How Executive Education is getting the job done in the new normal
As life under Covid’s shadow continues, one thing has never been clearer - there is no static ‘new normal’. This pandemic has driven dramatic changes and innovations in the way business is done, and it will continue to do so. For Executive Education, adapting to such a rapidly changing environment means staying agile and clearly understanding the ever-evolving ‘jobs to be done’ of their corporate clients and program participants.
That’s according to research from The International University Consortium for Executive Education (UNICON). As management educator Tom Ryan found when conducting the research, individuals and companies are looking at their jobs to be done in this changed world and seeking solutions for the new skills and capabilities they require. Traditionally, Executive Education has been a go-to for finding and developing those solutions - but, as Ryan states, “surveys suggest that a substantial number of businesses find university-based executive education does not fully meet their needs.”
There is also a belief, according to UNICON’s research, that some Executive Education programs today “fail to demonstrate an understanding of what clients really need and their jobs to be done.” Part of this may be rooted in misperception - as Ryan puts it, “A firm is a solutions provider only when its clients see it as such,” and schools should be doing more to ensure that their capabilities are seen and understood as relevant.
In order to remain relevant, the UNICON report recommends that Executive Education programs should focus on developing the following areas.
Executive Education programs must take on a more customer-centric, customized approach
Many business schools choose to focus on empirical knowledge as the key selling point in their offering to clients. However, as UNICON’s report found, the ability to provide solutions that meet client needs through customization is seen, now more than ever, as far more critical - which may be why as many as 75% of respondents to a UNICON and Financial Times survey said they planned to use non-university training partners.
The survey, in fact, found customized executive education to be the most sought-after criteria by clients when choosing an education provider. Nearly 40% of respondents considered it extremely important, compared to less than 5% who prioritized research-based and empirical knowledge. According to another 2021 UNICON report, “Why Companies Don’t Use Business Schools,” a provider’s ability to create content clearly related to a client’s individual business needs and challenges was also seen as key criteria.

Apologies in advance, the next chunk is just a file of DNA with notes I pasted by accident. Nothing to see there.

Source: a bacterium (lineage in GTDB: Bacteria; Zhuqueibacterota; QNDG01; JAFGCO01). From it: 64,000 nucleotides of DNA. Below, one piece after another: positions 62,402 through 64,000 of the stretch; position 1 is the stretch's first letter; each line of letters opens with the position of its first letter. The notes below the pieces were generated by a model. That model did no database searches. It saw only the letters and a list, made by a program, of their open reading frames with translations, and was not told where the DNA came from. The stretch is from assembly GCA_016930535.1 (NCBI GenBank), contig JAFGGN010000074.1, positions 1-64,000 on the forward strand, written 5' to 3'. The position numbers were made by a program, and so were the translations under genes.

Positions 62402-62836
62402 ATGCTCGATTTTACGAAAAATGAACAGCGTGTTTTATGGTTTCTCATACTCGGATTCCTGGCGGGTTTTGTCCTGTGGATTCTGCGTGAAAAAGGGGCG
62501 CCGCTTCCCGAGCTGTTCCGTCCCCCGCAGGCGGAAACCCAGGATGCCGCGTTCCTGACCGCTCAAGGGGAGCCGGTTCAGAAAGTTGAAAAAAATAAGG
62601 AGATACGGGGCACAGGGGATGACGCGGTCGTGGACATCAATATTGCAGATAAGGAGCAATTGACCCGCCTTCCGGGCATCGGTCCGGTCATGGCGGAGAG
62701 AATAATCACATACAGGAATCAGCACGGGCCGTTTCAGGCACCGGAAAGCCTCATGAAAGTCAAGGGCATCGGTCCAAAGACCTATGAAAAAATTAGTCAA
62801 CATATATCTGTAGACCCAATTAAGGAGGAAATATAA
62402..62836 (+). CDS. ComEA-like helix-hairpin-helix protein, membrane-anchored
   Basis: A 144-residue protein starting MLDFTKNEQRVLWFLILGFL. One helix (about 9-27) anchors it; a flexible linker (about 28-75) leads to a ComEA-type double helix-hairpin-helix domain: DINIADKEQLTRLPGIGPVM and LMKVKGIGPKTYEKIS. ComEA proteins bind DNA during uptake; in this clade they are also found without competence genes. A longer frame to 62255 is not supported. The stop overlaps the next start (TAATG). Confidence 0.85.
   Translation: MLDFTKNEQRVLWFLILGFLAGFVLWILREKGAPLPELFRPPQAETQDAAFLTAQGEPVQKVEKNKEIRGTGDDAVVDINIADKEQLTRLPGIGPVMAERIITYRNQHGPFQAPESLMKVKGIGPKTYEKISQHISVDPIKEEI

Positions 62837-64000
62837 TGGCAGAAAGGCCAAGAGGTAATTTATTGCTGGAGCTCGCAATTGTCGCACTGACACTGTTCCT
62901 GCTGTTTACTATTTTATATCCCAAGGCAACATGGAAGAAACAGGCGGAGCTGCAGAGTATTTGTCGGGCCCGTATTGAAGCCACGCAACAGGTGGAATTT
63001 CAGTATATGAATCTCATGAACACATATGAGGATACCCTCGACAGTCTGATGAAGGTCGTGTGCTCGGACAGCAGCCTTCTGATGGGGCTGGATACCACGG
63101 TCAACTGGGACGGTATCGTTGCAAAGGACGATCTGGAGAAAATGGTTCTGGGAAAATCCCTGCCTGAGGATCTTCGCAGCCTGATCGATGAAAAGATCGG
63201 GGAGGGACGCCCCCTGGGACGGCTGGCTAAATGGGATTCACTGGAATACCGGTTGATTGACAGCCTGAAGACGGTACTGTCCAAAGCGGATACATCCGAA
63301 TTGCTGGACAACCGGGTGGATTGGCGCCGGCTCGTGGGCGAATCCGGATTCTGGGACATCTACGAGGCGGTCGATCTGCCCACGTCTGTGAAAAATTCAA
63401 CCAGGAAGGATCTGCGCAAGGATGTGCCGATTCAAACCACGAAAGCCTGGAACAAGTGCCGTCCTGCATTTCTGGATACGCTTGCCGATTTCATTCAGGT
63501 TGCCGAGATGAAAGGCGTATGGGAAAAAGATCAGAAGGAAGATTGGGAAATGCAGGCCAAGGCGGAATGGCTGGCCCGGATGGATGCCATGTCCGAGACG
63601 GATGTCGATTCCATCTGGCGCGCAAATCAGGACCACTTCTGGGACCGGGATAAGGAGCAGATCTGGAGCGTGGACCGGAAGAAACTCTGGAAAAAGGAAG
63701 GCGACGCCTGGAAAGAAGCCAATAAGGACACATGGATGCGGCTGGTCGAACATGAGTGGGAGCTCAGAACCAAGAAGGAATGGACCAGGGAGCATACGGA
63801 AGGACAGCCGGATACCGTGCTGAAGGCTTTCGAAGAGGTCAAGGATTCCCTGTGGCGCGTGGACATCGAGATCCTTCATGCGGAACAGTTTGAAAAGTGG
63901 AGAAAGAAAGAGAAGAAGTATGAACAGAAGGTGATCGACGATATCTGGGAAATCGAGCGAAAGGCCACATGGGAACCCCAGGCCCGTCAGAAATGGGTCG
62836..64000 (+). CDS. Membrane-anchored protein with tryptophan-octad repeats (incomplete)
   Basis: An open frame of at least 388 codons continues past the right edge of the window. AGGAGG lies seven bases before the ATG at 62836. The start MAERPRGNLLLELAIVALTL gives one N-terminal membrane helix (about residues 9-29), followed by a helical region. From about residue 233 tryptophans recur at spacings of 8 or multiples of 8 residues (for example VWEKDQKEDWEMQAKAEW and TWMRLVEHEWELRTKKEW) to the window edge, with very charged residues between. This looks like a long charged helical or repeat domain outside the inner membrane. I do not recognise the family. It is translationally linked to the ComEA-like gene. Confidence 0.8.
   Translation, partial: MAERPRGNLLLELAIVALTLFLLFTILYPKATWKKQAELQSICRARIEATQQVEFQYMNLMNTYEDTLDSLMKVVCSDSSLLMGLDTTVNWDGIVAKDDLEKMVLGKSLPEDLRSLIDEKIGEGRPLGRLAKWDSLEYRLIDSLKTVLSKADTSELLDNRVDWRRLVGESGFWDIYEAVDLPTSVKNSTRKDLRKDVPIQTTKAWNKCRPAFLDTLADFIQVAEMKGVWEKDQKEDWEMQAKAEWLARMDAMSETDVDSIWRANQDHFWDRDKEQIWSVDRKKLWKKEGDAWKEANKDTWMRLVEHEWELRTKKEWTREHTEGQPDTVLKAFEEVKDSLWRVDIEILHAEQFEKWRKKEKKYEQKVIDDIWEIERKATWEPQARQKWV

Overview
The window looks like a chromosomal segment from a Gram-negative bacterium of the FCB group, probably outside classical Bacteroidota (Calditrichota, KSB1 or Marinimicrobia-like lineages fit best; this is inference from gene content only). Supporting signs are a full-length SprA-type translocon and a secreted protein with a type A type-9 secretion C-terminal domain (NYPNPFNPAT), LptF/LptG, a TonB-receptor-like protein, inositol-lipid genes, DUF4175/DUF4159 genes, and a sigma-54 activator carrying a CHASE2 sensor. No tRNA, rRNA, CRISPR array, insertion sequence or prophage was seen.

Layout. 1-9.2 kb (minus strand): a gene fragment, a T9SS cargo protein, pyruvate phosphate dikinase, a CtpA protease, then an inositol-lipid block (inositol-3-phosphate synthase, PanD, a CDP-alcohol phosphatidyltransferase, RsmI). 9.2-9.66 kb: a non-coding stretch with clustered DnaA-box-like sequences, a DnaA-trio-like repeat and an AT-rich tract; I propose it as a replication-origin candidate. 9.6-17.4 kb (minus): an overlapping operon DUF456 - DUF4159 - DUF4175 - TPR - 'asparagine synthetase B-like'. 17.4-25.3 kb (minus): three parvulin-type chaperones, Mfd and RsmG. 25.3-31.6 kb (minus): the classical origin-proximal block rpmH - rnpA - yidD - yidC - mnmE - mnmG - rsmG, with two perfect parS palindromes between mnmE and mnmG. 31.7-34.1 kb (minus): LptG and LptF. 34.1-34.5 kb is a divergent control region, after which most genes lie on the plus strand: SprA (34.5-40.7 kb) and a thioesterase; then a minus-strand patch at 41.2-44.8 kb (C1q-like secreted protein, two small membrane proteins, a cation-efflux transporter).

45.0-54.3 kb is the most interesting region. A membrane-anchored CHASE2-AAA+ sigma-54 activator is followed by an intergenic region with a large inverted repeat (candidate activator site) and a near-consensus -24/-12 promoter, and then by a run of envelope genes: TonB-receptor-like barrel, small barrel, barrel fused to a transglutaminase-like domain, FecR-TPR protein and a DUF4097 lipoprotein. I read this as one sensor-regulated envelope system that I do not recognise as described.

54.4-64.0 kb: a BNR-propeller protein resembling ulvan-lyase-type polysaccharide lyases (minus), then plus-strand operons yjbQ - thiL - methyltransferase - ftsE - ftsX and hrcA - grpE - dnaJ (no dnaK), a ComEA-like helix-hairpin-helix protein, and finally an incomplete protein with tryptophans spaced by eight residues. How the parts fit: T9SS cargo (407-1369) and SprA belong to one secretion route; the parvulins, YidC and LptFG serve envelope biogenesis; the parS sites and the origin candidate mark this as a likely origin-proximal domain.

Customization, clearly, is part and parcel of what it means to have a customer-first vision - and this explains why companies are increasingly opting for tailor-made solutions, like those prioritized by HEC Paris, instead of a more ‘traditional’ business school approach.
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Adopting a solutions provider mindset
As a Harvard Business School marketing professor famously said: “People don’t want to buy a quarter-inch drill. They want a quarter-inch hole.” Programs in the executive learning space, including those offered by HEC Paris, are sharpening their client-centered business models with one goal in mind – delivering solutions that meet the specific needs of their clients more effectively. In these unprecedented times, the best way for Executive Education to remain relevant and competitive is to position itself as a provider of solutions.
Though an exclusively customer and solutions-centered focus may not be possible for universities due to structural factors, UNICON’s report found there are some tactics, particularly when it comes to choosing staff and faculty, that Executive Education leadership teams can take. “One of the most important antidotes to the lack of customer-centricity,” Ryan wrote, “is to hire and develop people with the perspective and skills to help the client meet that job to be done.”
Carefully selecting the faculty for custom programs, as HEC Paris does, can help schools “build the human capability needed to be client-centric and solutions-oriented,” he adds. By offering customized learning experiences and putting faculty with both empirical expertise and real-world experience at the helm, programs can better position themselves as in-touch with today’s business challenges - and their solutions.
Adopting new systems for learning
As the UNICON report underlines, with the shutdown of business schools’ physical campuses in response to the pandemic, the “competitive advantage of location fell aside - and made the need for offering customer-centric solutions even more important.”
The business schools that experienced the least amount of friction as Executive Education moved online were those that had already embraced digitally supported models, like HEC Paris. And rather than characterizing a moment in time, this era’s new, digital-heavy learning methodologies must continue to be utilized. As UNICON’s report highlights: “The ability to deliver content virtually or in an asynchronous online format can enable schools to make better use of their capability and to provide solutions to our clients’ jobs to be done.”
In an environment as competitive, and as unpredictable, as the one we’re currently experiencing, Executive Education has no choice but to innovate. It’s high time, as Ryan underlines, that more of these programs make their own job to be done out of “providing client-centric relationship management and delivering meaningful solutions with real-world application to the learning and development needs of organizations.”